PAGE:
One-third of Aussie homes at risk of cyber attack


Friday, 12 April, 2019


One-third of Aussie homes at risk of cyber attack

The increasing adoption of smart home devices — such as security cameras, smart TVs and gaming consoles — is causing a number of security issues, with Avast research finding one-third of connected homes in Australia are at risk of cyber attack. It only takes one unsecure device to threaten the security of the entire network, and printers are the weakest link in Australian homes.

The Avast Smart Home Report 2019 looked at over 16 million smart home networks and 56 million individual devices across the globe to uncover the biggest vulnerabilities. It found that 47.1% of digital homes in Australia have more than five smart devices connected, and 33.4% of these contain at least one vulnerable device. Ultimately, the more devices in a home, the more vulnerable it becomes to attack.

Although creating strong passwords is one of the most obvious ways to ensure security, over half of vulnerable devices (55.4%) in Australia were at risk due to weak credentials, while a further 45.1% were vulnerable due to not being patched. Avast President of Consumer Ondrej Vlcek said there are some simple steps consumers can take to ensure they maintain security in their digital homes.

“People use their smart TV to watch their favourite Netflix series or connect their baby monitor to their home network. However, often they don’t know how to maintain the security of that device,” Vlcek said. “It only takes one weak device to let in a bad hacker and once they are on the network, they can access other devices and the personal data they stream or store, including live videos and voice recordings. Simple security steps will significantly improve the integrity of digital homes. For example, the setting of strong, unique passwords and two-factor authentication for all device access, and ensuring software patches and firmware updates are applied when available.”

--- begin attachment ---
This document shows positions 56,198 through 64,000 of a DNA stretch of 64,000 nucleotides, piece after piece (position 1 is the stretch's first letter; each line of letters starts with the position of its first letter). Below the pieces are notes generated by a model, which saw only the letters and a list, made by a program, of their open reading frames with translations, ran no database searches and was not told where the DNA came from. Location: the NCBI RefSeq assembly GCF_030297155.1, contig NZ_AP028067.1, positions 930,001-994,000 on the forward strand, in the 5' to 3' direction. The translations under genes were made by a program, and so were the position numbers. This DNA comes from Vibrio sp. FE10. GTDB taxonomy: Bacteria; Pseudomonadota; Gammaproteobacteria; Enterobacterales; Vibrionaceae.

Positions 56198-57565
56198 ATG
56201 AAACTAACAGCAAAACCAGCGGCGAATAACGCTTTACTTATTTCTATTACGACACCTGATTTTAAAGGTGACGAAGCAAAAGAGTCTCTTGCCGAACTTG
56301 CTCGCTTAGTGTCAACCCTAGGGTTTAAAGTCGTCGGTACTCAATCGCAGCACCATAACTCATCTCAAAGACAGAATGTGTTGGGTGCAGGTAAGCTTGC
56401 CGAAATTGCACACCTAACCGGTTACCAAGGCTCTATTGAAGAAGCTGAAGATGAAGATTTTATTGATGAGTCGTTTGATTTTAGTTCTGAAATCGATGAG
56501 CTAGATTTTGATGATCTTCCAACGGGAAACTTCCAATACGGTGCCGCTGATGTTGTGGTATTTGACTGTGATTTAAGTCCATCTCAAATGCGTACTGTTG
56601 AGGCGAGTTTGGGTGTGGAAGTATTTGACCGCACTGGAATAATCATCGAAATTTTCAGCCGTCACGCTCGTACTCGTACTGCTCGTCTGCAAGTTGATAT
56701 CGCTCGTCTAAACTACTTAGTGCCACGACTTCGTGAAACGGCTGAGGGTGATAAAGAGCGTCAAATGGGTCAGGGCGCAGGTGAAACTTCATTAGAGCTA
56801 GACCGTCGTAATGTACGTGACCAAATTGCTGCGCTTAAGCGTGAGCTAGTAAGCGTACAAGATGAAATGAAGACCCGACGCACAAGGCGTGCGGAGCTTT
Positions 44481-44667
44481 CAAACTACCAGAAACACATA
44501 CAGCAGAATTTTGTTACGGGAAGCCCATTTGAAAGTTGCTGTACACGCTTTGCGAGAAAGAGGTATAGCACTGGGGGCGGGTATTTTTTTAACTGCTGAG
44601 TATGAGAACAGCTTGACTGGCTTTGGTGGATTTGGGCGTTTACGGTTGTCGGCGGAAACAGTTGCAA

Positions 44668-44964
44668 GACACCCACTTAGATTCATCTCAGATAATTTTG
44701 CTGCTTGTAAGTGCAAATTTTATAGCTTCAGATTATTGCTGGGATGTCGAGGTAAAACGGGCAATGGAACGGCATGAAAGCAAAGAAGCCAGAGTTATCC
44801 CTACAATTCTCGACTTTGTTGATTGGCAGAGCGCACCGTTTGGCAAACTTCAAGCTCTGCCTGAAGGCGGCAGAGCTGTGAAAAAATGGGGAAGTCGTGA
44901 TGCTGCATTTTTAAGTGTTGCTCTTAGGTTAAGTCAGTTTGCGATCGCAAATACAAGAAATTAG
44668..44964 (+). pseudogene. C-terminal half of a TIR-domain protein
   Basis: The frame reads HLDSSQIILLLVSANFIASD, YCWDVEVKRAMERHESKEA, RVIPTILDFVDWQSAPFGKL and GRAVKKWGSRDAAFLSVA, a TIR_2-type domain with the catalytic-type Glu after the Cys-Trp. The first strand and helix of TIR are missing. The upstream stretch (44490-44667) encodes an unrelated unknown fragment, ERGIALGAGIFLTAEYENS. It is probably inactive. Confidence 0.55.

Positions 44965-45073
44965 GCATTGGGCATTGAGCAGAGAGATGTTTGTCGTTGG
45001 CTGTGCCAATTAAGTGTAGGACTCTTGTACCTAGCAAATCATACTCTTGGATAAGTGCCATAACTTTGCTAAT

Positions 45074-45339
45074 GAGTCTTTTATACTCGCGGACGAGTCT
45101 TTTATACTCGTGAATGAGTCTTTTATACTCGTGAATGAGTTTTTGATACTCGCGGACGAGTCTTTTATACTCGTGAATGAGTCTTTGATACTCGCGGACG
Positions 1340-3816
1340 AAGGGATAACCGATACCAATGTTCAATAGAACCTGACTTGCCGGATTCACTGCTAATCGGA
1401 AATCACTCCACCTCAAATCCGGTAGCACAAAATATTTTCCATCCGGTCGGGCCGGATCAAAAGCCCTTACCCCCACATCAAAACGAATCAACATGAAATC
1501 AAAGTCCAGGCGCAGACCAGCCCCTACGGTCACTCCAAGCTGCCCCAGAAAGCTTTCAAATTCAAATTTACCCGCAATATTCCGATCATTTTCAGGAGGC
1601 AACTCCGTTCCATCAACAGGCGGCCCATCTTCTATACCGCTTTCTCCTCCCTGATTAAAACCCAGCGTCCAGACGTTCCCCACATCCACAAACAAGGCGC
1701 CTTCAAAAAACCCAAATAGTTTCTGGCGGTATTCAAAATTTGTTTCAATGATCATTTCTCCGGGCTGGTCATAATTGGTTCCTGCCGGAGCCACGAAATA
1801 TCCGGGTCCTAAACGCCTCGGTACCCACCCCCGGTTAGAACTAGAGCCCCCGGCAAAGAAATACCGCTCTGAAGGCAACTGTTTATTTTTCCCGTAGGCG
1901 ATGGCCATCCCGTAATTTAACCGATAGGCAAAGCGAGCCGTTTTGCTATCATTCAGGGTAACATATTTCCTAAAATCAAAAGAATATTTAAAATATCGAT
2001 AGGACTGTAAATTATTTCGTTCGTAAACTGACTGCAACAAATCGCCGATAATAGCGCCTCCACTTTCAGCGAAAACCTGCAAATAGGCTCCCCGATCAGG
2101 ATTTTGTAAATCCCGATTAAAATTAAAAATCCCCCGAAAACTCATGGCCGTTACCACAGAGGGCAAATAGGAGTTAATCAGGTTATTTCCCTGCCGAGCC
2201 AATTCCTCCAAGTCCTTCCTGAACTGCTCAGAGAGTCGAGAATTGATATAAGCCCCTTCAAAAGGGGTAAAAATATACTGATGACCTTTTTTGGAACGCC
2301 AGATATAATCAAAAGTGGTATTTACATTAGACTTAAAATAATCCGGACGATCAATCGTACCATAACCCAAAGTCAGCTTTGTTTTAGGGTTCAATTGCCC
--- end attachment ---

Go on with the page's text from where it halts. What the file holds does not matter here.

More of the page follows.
Of the 117,773 Australian home networks scanned, the top seven most vulnerable devices in Australia were:

  1. Printers 35.8%
  2. Network nodes 19.7%
  3. NAS 19.4%
  4. Security cameras 11%
  5. Media boxes (set-top boxes, Chromecasts, TiVos) 8.5%
  6. TVs 3.2%
  7. Gaming consoles 0.5%

Australia was not the only country that struggled to secure printers, with them featuring in the top three vulnerable devices in every country and topping the list in Australia, the US, Canada, Singapore, South Korea and Japan. This may be due to the fact that printers are a much older and less commonly used device, meaning users are less likely to maintain them, the report said.

Avast concluded that there is a security gap in which users are expected to take action to secure IoT devices but the majority of vulnerabilities are caused by unpatched security flaws. While consumers are encouraged to continue to ensure safety via updated software and passwords, it highlighted that increased IoT usage requires better protection.

“In a perfect world, IoT manufacturers would be working with security experts to ensure a security layer is included in their devices,” the report stated.

To see the full report, click here.

Image credit: ©stock.adobe.com/au/xiaoliangge

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